Time to end snobbery in wine–among owners
Mr. ___ is the owner of a winery in California. It’s not necessary to identify him any further because there are many proprietors like him; hence he’s merely a surrogate for an entire group. He’s very wealthy. In fact, after he made his money, he bought his way into the wine industry, as many have done both before him and since. He now fancies himself part of an elite group, and to tell you the truth, his wines, with one or two exceptions, are pretty damned good.
Mr. ___ hires the best viticultural and winemaking team available and presumably pays them top dollar. As a result, his vineyards are impeccable, a fact he takes pride in. The same cannot be said of some of his neighbors, though, who don’t have his money and can’t afford to keep their rows of vines as pristine looking as a painting. Mr. ___ looks down on them. “They don’t have a lot of money, and so they can’t cut it,” he says dismissively. “When you’re used to drinking the best wine in the world”–this, he told me, after relating his love affair for Romanée-Conti and similar wines of luxury—“you can’t screw around, you make the wine best you can. If you let the weeds go [in the vineyard] and the tonnage, you get a watered-down product that can be good, but not great.”
He went on and on in this vein to disparage his “hippie” neighbors who farm the “old” way, all the while dropping names like Robert Parker and Wine Spectator and other icons of the snobocracy. It was very distasteful to me, because I’ve seen this attitude a lot, especially in Northern California but occasionally in more liberal Santa Barbara, and it always rubs me the wrong way because it goes against the grain of the democratic [small “d”] spirit I think should pervade and unite the wine industry, especially in California.
I mentioned this to another, younger winemaker, who knows Mr. ___, although not well. Let’s call him Mr. Good. Mr. Good has a vineyard nearby Mr. ___’s. He (Mr. Good) didn’t come into the industry with a wad of cash in his pocket, he scrimped and saved and built his now successful business from scratch. He also knows, and is friends with, the “hippies” whose vineyard and winery practices Mr. ___ criticized. “Look,” he says, “those guys were doing it [i.e., farming grapes and making wine] when nobody else was. The reason we’re all here, including Mr. ___, is because of the hippies. And now you have the super-wealthy coming in, because of them. Are there weeds in the oldtimers vineyards? Sure. I have weeds in my vineyards. But you know who’s making the best wines up here? It’s…” and here he names a vineyard, farmed by one of the hippies, who sells to an out-of-area winery whose wine, believe me, is simply spectacular [as are those of Mr. Good].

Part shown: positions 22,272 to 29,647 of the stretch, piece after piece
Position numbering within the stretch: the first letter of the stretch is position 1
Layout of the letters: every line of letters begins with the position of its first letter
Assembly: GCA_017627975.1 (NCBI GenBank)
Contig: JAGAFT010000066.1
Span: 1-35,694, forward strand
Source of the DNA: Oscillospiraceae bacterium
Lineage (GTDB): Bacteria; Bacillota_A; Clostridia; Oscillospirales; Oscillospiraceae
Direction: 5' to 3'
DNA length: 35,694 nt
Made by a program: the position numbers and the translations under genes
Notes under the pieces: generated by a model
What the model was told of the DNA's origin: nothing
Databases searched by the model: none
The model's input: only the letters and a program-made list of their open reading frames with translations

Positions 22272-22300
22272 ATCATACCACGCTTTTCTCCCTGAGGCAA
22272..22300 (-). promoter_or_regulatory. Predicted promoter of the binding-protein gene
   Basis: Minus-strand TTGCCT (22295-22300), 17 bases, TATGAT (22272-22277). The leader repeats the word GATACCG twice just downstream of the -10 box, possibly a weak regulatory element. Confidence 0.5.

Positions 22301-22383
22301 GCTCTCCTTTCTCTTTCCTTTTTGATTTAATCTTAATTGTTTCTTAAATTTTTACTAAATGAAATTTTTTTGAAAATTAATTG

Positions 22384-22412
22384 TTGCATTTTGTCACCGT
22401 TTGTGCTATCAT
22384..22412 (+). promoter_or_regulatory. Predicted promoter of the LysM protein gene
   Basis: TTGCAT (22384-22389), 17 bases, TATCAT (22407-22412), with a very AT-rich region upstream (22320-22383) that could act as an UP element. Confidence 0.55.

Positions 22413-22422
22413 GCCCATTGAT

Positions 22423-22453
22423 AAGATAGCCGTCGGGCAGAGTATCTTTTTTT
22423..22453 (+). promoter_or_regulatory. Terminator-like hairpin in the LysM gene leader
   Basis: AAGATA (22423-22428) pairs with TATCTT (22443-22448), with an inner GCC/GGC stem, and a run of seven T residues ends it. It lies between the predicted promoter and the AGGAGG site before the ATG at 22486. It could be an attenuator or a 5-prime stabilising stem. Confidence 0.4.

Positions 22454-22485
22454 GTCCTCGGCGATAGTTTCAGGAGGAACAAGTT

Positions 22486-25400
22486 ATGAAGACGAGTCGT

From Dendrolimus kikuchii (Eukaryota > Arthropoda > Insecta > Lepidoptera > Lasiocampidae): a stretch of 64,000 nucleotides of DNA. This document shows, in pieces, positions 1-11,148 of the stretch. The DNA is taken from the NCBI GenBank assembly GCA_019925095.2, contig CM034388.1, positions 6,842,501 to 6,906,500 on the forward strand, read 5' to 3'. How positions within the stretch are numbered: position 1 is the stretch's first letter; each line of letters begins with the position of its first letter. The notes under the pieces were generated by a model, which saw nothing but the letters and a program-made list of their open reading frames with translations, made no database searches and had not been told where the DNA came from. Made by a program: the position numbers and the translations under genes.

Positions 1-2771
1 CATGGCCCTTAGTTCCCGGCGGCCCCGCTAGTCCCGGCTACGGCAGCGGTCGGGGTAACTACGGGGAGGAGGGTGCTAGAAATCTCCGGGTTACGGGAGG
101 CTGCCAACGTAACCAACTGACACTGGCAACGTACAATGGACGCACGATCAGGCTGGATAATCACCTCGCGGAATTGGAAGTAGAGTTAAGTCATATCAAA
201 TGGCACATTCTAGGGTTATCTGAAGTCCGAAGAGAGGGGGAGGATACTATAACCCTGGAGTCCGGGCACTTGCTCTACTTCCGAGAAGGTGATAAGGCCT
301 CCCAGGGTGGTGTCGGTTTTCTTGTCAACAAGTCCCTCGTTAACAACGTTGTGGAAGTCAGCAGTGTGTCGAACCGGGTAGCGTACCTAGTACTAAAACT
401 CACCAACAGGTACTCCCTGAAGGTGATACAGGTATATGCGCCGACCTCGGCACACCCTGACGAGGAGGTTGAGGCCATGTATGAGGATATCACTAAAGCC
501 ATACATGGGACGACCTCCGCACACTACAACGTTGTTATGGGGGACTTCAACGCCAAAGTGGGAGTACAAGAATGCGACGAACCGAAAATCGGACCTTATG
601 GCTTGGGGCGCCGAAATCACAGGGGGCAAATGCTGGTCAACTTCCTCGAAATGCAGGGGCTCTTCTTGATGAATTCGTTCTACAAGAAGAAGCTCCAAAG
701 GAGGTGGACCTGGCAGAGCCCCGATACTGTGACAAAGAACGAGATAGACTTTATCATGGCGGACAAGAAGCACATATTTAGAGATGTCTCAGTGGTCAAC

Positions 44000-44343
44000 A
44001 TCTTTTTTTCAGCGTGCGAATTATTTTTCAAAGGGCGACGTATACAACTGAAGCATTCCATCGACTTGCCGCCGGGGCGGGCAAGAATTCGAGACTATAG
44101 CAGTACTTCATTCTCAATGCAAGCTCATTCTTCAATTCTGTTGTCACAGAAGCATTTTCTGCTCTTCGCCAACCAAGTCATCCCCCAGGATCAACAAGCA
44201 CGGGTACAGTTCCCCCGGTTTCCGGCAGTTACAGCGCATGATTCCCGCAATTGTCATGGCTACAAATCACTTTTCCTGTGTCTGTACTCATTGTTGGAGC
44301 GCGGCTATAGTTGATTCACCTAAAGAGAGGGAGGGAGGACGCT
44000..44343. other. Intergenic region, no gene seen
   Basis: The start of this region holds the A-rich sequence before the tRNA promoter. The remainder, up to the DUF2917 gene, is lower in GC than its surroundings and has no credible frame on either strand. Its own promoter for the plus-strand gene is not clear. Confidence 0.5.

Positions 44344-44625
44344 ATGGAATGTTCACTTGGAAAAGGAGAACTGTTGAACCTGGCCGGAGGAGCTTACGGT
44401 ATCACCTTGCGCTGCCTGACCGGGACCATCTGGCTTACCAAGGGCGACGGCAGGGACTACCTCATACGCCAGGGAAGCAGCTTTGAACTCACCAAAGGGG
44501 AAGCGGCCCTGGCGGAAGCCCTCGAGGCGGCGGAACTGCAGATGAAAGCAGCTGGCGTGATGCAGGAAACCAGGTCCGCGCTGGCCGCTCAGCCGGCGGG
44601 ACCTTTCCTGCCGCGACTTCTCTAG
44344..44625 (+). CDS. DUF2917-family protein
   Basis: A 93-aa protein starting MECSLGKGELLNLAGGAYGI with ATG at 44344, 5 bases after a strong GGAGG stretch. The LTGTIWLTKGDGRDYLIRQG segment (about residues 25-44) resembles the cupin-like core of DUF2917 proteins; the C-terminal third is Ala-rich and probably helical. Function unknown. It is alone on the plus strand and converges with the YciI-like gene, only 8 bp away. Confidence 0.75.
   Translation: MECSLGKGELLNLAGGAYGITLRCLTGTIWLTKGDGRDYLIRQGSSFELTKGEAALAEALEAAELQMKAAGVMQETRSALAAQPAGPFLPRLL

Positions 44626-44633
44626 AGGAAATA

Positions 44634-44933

This snobby elitism that runs through the industry like a vein of lard has always bothered me. You see it among the very wealthy who really do act like they’re the one percent who can’t be bothered to notice their less-fortunate neighbors, much less befriend them or find anything to like about their wines. But I can tell you, as a critic with wide experience, a wine’s quality cannot definitively be related to the amount of money it cost the proprietor to produce. As Mr. Good pointed out concerning the hippie vineyards, “Sometimes grapes from them can be more compelling” than grapes from the most meticulously farmed, David Abreu-style vineyard.
What makes a bottle of wine fabulous and memorable simply isn’t the amount of money that is lavished on it. Yes, money can elevate an under-performing wine to adequacy and even a degree of greatness, simply because money can supply cosmetic improvements, as in a style makeover program on T.V. But money can’t buy soul. A very great vineyard transfers its qualities to the wine in ways so mysterious that, centuries after writers started trying to define precisely how, the answer still eludes us. It might even be said that a very great vineyard can be “improved” in ways that rob the wine of an essential personality the land wishes to impose, in favor of the owner’s stamp. These are metaphysical, angels-dancing-on-pinheads concepts, of course; but what we should be able to agree on is to get rid of the class-based snobbism in wine that really makes it so much less of a pleasant space than it ought to be, that allows a wealthy owner to dismiss his neighbors so cavalierly without being able to appreciate what makes their wines different–not worse–than his own.